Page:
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Young Ladies Seminary, circa 1849 – 1871

History of Greene and Jersey Counties, Illinois, Springfield, Ill.: Continental Historical Co., 1885, pp. 523-525.

In Jerseyville, the Young Ladies Seminary occupied an important place in the educational history of the county for over half a decade. As early as 1849, Miss Mary Farley, sister of Dr. R. D. Farley, erected a large frame building on the northwest corner of Pleasant and Exchange streets, with the benevolent design of furnishing a convenient suite of rooms for the higher education of girls. Miss Farley, once a pupil of Mary Lyons, founder of Mt. Holyoke Seminary, and imbibing something of the spirit of her late instructor, did what she could to encourage a private school for young ladies in the new building. She finally induced Miss Virginia A. Corbett to undertake a select school, which was well sustained for about six years. Miss Corbett soon after married Isaac Harbett, and now resides in Chesterfield, Ill. She was succeeded in the school by two young ladies – Miss Seraph A. Hall and Miss Ruth Hoppin, both graduates of Mt. Holyoke Seminary, Massachusetts. They were excellent teachers, and did much good work in their school, which closed in 1858. Miss Hall married a Mr. Atkinson, and resides in Florida; Miss Hoppin is still teaching in the east.

In the autumn of 1856, Mrs. L. M. Cutting accompanied her husband from their New England home to Jerseyville, for the benefit of his health. Before their marriage, Mrs. Cutting had been a successful teacher in New England and New York for several years, and seemed to have a remarkable control over the mind and will of the young, which gave her success in large schools, where male teachers had repeatedly failed. At the early age of 13, she secured a certificate of high grade for teaching from the school authorities in New York, after a rigid examination. Soon after her arrival in Jerseyville, a few influential friends who knew her history, directed Mrs. Cutting’s attention to the school above mentioned, and persuaded her to utilize it as the nucleus of a young ladies’ seminary, where, under her management, girls might obtain more advanced and thorough education in the higher English, French and Latin languages, vocal and instrumental music, painting and drawing. Mrs. Cutting readily undertook the task, and established the school, so widely known as the Jerseyville Young Ladies’ Seminary, a purely private enterprise, and conducted it with such energy and perseverance as was necessary to make it a success. It is not too much to say, that, hundreds of ladies – wives and mothers, in Jersey county and other places – received culture in this school, which contributed in a large degree, to make their homes refined and happy. The success of the school was due, not only to the abilities of Mrs. Cutting, but to her skill in selecting a corps of assistants, who did not disappoint the high expectations of the public. A brief reference to such, and what has become of them, will be of interest to very many of the readers of this history. In the autumn of 1857, she started a primary department, teaching, herself, in the lower rooms of the seminary building. In the autumn of 1858, Kate Foote, a sister of Rev. Dr. C. H. Foote, and graduate of the Allen Seminary, Rochester, N. Y., assisted her in the advanced department, remaining two years; she afterward taught at Bath, on the Hudson, and now resides in Poughkeepsie, N. Y.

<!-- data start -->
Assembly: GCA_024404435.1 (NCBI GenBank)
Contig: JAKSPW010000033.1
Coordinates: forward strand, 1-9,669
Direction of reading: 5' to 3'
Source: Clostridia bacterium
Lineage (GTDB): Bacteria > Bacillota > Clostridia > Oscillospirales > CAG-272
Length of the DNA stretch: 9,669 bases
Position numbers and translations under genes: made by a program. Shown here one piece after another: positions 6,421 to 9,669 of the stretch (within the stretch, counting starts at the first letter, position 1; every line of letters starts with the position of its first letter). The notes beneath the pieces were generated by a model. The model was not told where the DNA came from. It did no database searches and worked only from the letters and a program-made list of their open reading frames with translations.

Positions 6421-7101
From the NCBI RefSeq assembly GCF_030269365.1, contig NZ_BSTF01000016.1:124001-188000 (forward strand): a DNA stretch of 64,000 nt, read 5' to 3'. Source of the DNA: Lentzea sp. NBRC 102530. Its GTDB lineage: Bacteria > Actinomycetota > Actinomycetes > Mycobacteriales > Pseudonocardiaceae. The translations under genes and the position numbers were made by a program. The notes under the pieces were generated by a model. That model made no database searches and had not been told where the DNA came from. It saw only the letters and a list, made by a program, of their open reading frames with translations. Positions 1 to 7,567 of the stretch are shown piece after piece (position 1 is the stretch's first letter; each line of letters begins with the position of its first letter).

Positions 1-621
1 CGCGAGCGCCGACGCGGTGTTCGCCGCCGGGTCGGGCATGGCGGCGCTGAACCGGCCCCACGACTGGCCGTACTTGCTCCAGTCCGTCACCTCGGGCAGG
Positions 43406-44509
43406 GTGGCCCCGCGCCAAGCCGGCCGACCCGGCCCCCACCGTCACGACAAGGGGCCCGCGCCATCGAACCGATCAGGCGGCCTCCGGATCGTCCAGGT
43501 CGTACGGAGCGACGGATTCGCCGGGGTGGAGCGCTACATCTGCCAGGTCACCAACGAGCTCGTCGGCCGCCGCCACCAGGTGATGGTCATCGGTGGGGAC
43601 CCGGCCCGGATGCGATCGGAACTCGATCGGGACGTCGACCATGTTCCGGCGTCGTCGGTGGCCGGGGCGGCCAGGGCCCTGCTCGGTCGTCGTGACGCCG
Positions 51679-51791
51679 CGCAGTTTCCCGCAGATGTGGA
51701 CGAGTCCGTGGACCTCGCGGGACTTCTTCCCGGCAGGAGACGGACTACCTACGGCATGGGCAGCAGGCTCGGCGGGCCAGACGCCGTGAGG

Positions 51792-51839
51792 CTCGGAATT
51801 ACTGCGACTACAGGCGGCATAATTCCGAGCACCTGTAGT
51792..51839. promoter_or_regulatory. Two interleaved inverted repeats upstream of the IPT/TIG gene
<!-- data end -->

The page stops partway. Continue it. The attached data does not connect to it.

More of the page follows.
In the fall of 1860, Miss Hannah M. Henderson, a successful teacher in Massachusetts, a sister of Mrs. Cutting, came to Jerseyville, and took charge of the primary department of this seminary and remained in this connection until 1870, when she married Hon. David E. Beaty, of this county, and now resides on a farm near Jerseyville.

In 1860, Mrs. Cutting secured, also, the services of Miss Jennie V. A. Vosburgh, of Hudson, N. Y., a graduate of Peaks’ Seminary, in that city. Miss Vosburgh taught the French and Latin classes and assisted in the English studies. She retired after the second year; taught afterwards in New York, and died of consumption, Feb. 6, 1877.

From 1860 to 1862, Miss Ella V. McGannon taught vocal and instrumental music. She afterwards married Will H. Callender, and now resides in St. Louis, where she holds a high rank as soprano singer in church choirs.

In 1861 and 1862, Miss Maria Blackburn, daughter of the late A. M. Blackburn, and grand-daughter of Rev. Dr. Gideon Blackburn, founder of Blackburn University, taught instruments music in the school. She afterwards taught music in the Monticello Seminary. In 1868, she married M. G. Noyes, and died in Carlinville, in 1872.